Athleticism

The word 'athletic' derives from the Greek, athlēō (“compete for a prize”). In this schema, the 'prize' is the thing competed for, but this can be defined in many ways: as a gift, a kiss, a drop of blood, or a ribbon. We are often told that the prize is not important but participation is. The athlete models subjectivity, the body, desire, social relations, matter and chance in order to achieve a measure of success, recognition, mastery, the deferral of death and emptiness, a place in history and an apotheosis of self-love, among other things.

How can artworks, essays, thought experiments, interventions, social events and encounters allow us to critically analyze and even undo the habitual idioms, rules and expectations surrounding athleticism as a measure or even as an outcome? Is it possible to create a differently dispersed athleticism that shows us what a body can do, what a care of the body can mean, or indeed, arranges new relations between bodies in order to attain a hitherto unimaginable prize?

In what ways can we think through/work away from/deconstruct the fascistic tendencies of the 'competitive spirit' in order to arrange new rhythms and durations, participative networks and subjectivities? Can athleticism be situated within a more radical play of performances and acts that involve unanticipated outcomes and risks? Put another way, how can a radical undoing of the telos of the athlete lead us to redefine what is worth struggling for?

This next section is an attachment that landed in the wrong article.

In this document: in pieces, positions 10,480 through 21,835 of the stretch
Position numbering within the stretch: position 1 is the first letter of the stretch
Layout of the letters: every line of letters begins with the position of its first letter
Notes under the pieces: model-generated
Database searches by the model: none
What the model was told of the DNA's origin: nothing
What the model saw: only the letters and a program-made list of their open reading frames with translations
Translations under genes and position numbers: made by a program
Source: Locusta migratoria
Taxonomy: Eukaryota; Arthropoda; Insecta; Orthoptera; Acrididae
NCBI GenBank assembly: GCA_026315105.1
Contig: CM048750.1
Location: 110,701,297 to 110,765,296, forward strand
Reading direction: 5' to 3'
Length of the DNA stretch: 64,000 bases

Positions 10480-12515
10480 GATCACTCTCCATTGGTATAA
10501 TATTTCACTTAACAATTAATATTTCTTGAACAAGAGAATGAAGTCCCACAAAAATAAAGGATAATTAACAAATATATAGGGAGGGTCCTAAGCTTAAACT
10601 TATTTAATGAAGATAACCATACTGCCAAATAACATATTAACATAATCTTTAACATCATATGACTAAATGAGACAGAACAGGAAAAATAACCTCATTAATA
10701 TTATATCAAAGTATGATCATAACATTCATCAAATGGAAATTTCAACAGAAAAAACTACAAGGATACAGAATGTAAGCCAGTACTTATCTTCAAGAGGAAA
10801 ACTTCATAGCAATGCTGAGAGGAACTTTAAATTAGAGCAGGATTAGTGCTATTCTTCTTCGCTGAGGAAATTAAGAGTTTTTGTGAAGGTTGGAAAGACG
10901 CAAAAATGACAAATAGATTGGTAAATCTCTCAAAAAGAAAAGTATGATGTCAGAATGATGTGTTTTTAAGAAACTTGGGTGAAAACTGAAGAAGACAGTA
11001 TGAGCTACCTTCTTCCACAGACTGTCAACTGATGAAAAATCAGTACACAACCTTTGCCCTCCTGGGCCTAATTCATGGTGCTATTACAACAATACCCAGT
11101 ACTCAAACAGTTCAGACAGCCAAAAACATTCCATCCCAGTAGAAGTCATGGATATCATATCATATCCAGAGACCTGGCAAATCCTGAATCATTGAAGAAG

What are the parallel roles of endurance, discipline, failure in sports and cultural production? How do artists explore the making, breaking and rearranging of rules, strategies, structures and histories of these visual, spatial, temporal and embodied games?

 

IN THIS ISSUE

Feature Artist
States of Grace - Rachel Rampleman (with text by Alex Young and David Mitchell)

Essays
A Critique of Self-Concept and Youth Sport ReconsideredJoel Nathan Rosen
Addiction, Therapy and Sport in Infinite JestIra Halpern
I Would Rather Be the Worst at Something Than the Best: Athleticism and Masculinity in Contemporary New Zealand Art - Victoria Wynne-Jones


Thought Experiments
The Italic I (Studio as Gymnasium) - Emma Cocker and Clare Thornton
Swimming My Way to Failure – Sandy Gibbs
Composite Fields (2015) on ‘Nothingness’ and Mu - Sarah Stefana Smith


Reviews
Germaine Koh's League - Louise Rusch
The Theatrics of Games: Craig Drennen on Basketball and The Bard - Sarah Walko


Interviews
David Cross in Conversation with Cameron Bishop - Cameron Bishop
A Pilgrim’s Progress: An Interview with Anna Wittenberg - Joshua West Smith
Matt Hern in Conversation with Elizabeth Spavento - Elizabeth Spavento


Creative Writing
The Liar of Lamoille - Joseph Ramelo
Practicing Play - Germaine Koh
The Artist Who Plays Basketball - Nathaniel Sullivan


Art Projects
Endgame Strategy (For Vince Lombardi) - Brandon Bauer
Considered Compulsion Vaasa - John G. Boehme
Level Playing Field - David Cross
Sometimes You Win, Sometimes You Lose - Robert Ladislas Derr
Football Cloud Practice - Henry Gwiazda
Nuances of Gesture - Amelia Johannes
The Game Embodied - Cheryl Pope
La Course (The Race) - Jean-Michel Rolland
 

This issue was edited by Avantika Bawa We would like to thank Alex Young who acted as the Managing Editor, Jenene Nagy for co-curating the Art Projects section, Nicole Weinstock who was the copy editor, and Emily Igawa for her immeasurable support with the website for this issue.

Icon image - Rachel Rampleman, Bodybuilder Study (IFBB/NY Metropolitan Competition, #75), 2010, Giclée print, 36 x 40 inches.
Athleticism - Vol. 12:1, 2015